Mrs. Hardcastle Quotes in She Stoops to Conquer
MRS. HARDCASTLE. I vow, Mr. Hardcastle, you're very particular. Is there a creature in the whole country but ourselves, that does not take a trip to town now and then, to rub off the rust a little? There's the two Miss Hoggs, and our neighbour Mrs. Grigsby, go to take a month's polishing every winter.
HARDCASTLE. Ay, and bring back vanity and affectation to last them the whole year. I wonder why London cannot keep its own fools at home! In my time, the follies of the town crept slowly among us, but now they travel faster than a stage-coach. Its fopperies come down not only as inside passengers, but in the very basket.
MRS. HARDCASTLE. Ay, your times were fine times indeed; you have been telling us of them for many a long year. Here we live in an old rumbling mansion, that looks for all the world like an inn, but that we never see company. Our best visitors are old Mrs. Oddfish, the curate's wife, and little Cripplegate, the lame dancing-master; and all our entertainment your old stories of Prince Eugene and the Duke of Marlborough. I hate such old-fashioned trumpery.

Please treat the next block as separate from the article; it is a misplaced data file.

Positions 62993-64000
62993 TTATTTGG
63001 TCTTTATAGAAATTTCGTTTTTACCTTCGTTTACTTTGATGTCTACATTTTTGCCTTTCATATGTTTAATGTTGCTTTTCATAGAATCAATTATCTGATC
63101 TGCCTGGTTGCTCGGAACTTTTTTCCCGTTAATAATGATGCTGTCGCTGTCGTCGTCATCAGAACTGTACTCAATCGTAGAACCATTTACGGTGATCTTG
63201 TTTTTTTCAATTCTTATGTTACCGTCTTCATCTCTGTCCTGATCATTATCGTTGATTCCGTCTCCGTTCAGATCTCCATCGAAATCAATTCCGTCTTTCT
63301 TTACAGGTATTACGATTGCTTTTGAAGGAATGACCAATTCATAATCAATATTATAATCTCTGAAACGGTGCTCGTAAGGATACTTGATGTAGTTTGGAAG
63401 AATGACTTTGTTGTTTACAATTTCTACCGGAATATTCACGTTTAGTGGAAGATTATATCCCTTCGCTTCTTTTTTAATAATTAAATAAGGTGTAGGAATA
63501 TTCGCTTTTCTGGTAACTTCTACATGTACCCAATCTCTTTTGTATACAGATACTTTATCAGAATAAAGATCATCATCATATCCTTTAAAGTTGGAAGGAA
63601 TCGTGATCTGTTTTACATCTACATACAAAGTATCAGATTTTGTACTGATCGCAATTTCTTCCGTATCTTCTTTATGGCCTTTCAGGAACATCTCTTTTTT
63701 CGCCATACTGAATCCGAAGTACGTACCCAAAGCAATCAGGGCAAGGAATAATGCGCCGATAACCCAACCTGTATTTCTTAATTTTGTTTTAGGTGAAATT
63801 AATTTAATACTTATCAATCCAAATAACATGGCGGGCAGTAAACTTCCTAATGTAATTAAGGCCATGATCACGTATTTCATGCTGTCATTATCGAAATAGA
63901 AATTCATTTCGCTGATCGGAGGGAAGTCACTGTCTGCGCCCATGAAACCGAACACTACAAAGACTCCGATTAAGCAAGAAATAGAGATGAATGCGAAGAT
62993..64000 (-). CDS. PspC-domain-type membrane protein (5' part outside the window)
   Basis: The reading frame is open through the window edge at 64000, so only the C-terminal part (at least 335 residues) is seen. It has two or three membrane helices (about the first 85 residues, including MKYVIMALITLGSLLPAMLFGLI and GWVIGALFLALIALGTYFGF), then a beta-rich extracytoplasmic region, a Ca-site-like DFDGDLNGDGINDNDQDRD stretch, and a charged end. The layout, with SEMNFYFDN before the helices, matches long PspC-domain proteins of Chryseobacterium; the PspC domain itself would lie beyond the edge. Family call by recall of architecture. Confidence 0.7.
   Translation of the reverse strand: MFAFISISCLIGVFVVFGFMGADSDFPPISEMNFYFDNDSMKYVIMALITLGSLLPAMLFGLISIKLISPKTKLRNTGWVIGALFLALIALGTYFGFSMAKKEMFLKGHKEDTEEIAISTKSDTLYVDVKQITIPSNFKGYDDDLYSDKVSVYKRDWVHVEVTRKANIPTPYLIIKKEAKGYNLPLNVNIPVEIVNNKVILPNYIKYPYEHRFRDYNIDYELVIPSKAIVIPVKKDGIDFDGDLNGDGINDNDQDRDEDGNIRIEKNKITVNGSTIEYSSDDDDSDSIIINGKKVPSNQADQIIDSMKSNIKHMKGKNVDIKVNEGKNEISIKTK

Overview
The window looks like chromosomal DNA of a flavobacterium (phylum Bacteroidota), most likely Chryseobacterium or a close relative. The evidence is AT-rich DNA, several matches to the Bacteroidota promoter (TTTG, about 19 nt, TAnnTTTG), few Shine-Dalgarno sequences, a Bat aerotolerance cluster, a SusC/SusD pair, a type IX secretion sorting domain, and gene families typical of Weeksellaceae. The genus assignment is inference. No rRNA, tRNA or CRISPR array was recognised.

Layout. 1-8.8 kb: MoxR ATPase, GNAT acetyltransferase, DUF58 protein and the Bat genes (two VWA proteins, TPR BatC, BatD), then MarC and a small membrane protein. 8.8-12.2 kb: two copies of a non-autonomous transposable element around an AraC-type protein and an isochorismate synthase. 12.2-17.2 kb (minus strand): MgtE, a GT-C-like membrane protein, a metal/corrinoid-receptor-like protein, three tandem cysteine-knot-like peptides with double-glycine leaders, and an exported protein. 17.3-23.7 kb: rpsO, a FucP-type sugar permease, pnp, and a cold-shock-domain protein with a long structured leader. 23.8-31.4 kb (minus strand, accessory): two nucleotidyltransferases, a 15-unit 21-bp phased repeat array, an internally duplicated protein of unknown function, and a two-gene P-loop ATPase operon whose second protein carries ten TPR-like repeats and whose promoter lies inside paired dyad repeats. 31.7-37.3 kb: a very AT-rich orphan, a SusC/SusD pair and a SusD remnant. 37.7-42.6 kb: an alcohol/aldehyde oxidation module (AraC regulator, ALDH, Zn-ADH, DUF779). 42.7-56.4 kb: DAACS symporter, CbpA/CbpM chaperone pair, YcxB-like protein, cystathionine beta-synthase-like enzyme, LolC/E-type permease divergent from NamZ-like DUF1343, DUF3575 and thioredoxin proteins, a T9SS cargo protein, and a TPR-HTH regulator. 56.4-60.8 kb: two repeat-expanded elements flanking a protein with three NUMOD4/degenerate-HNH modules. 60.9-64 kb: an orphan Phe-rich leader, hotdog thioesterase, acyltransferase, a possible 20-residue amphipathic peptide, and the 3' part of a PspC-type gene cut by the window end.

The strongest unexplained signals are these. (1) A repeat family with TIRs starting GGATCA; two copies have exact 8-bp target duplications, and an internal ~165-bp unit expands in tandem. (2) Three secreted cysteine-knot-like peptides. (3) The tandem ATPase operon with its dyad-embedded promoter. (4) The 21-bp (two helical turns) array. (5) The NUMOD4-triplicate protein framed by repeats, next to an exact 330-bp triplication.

HARDCASTLE. And I love it. I love everything that's old: old friends, old times, old manners, old books, old wine; and I believe, Dorothy (taking her hand), you'll own I have been pretty fond of an old wife.
HASTINGS. (To HARDCASTLE.) For my late attempt to fly off with your niece let my present confusion be my punishment. We are now come back, to appeal from your justice to your humanity. By her father’s consent, I first paid her my addresses, and our passions were first founded in duty.
MISS NEVILLE. Since his death, I have been obliged to stoop to dissimulation to avoid oppression. In an hour of levity, I was ready to give up my fortune to secure my choice. But I am now recovered from the delusion, and hope from your tenderness what is denied me from a nearer connection.
MRS. HARDCASTLE. Pshaw, pshaw! this is all but the whining end of a modern novel.